WDR - Of course not. I mean, it's just astounding to me. I don't know really what to say other than that we all made this thing kind of recklessly and fearlessly and its really connected with a certain constituency. It's really satisfying because it validates your daring. Take some chances, see what happens!
Q - Was filmmaking something you were always interested in growing up?
WDR - My grandmother used to take me to movies in Connecticut in a fairly small town that had like five movie theaters. It was an amazing time. All small towns are probably like that. We were always going to movies. She was born in Poland, so she had certain kind of American icons. She would take me to Errol Flynn movies, you know, big romantic Hollywood movies. Then as I got a little older, I got interested in horror films, and I'm not quite sure why. Maybe watching some old ones on TV. I used to go to some of those theaters by myself to watch Them and things like that that are in black and white. All those B-movies that came through town. I really was a fan of them.
When I went to college, it never occurred to me that there were film schools. It was a time when I don't know how people thought they got in the movie business. We didn't think about t much growing up. It seemed unreachable. You're on the East Coast and something is happening three thousand miles away. In college, I started learning about the existence of film schools because we had some film appreciation classes, which was really unusual. That said to me you can try to do this, you don't have to just watch it from afar. I was probably going to be an English teacher if I didn't have that opportunity. I had no other grand design.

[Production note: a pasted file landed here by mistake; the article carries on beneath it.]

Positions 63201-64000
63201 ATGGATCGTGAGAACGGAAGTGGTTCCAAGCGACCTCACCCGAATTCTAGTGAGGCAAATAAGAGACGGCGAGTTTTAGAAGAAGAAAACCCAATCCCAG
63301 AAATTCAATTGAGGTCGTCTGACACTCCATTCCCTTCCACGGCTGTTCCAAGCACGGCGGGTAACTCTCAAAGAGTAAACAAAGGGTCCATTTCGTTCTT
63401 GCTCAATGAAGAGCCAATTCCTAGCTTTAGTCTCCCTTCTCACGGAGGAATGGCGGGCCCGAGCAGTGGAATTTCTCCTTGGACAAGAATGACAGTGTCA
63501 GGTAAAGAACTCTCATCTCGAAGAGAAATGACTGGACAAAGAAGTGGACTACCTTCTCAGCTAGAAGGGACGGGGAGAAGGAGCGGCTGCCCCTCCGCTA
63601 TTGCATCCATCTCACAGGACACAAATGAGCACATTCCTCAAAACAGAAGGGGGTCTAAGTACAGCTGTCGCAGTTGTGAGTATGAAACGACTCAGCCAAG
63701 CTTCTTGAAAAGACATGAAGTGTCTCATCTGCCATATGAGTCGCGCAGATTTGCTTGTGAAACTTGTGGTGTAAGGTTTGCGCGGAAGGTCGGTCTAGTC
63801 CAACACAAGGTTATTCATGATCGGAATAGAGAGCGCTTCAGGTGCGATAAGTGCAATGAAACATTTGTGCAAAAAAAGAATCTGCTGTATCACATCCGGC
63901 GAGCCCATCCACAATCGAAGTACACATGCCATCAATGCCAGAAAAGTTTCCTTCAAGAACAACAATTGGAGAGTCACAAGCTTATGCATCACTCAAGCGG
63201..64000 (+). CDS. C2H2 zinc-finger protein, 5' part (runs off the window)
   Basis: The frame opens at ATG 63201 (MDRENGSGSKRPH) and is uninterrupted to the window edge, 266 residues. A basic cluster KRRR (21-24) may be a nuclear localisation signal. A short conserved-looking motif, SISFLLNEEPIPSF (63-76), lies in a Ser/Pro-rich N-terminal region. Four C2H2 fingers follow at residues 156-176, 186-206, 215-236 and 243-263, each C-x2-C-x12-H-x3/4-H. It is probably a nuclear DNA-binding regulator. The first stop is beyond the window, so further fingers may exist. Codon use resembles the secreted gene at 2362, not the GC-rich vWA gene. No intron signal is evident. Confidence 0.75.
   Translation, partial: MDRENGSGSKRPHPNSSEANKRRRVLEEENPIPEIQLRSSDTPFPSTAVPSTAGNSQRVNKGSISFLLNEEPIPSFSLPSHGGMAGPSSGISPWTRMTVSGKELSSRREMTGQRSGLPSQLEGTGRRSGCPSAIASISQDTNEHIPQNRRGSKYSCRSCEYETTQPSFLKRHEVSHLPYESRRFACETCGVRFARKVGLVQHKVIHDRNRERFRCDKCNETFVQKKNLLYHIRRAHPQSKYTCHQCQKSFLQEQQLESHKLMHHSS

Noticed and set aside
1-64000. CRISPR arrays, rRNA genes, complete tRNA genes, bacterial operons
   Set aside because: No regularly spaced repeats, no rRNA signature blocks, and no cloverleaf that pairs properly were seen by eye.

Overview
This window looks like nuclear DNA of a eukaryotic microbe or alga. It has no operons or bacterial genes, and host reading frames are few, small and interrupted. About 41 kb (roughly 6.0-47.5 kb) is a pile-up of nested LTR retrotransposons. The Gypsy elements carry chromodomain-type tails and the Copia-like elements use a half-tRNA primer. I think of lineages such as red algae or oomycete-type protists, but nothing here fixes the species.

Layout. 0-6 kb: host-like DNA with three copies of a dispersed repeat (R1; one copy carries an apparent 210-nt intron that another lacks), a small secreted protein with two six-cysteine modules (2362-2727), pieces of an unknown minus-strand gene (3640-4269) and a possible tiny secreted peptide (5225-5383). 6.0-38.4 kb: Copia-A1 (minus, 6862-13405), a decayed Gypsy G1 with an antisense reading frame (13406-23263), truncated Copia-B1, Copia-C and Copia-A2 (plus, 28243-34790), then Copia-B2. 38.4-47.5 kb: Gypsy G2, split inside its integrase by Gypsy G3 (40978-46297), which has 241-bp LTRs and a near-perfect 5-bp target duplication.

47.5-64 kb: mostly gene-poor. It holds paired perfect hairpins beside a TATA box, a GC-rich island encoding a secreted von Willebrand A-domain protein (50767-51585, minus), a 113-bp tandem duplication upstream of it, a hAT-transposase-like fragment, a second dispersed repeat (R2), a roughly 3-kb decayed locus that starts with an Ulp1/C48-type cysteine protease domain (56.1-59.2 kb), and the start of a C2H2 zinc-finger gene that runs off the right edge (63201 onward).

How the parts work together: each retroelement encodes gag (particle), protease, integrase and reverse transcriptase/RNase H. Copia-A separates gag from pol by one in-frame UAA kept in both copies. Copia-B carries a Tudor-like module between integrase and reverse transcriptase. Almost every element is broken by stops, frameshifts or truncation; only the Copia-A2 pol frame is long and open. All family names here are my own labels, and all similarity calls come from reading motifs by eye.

Q - Ultimately, was it this revelation that lead you to go out to Hollywood?
WDR - I applied to USC, UCLA and NYU. I wasn't thinking only Hollywood. My wife and I - well, we weren't married yet, we got married just after graduation - we took a trip to NYU and it just didn't seem like a place where we wanted to start our lives. So I had to make a choice long distance between USC and UCLA. I was able to not make that choice until we got out there. We looked at both universities and I don't know why I picked USC because at that time it was in a bad neighborhood and its film department was pretty ramshackle. But it appealed more.
Q - So did you and your wife meet when you were at Dartmouth or were you high school sweethearts?
WDR - Yes, you got it. We were high school sweethearts. We went steady our senior year. She applied for a teaching position in LA when we decided that's where we're going. At that time they actually sent recruiters across the country to east coast colleges to try and interest students graduating in education to cross the country. I'm not sure that they do that anymore. But she was able to have a job when we landed, so we had a tiny bit of financial security while I went to film school. As soon as she could, she stopped teaching and joined our company as our business manager and as my investment adviser all rolled into one.
Q - Now I know that Earl Mac Rauch was also at Dartmouth, just a few years behind you. Is that where you met or was that later?
WDR - No, but there's an interesting possibility though. He was there one year when I was there. I was a senior and he was a freshman. Later on we discovered we both saw Arthur Penn do a Q & A after a screening of Bonnie And Clyde. Where he did it was a student lounge that didn't have a lot of capacity. There were a reasonable number of people, maybe twenty or thirty, and we were both there! I have no idea if we sat next to each other or anything except that we were both in that room but never met.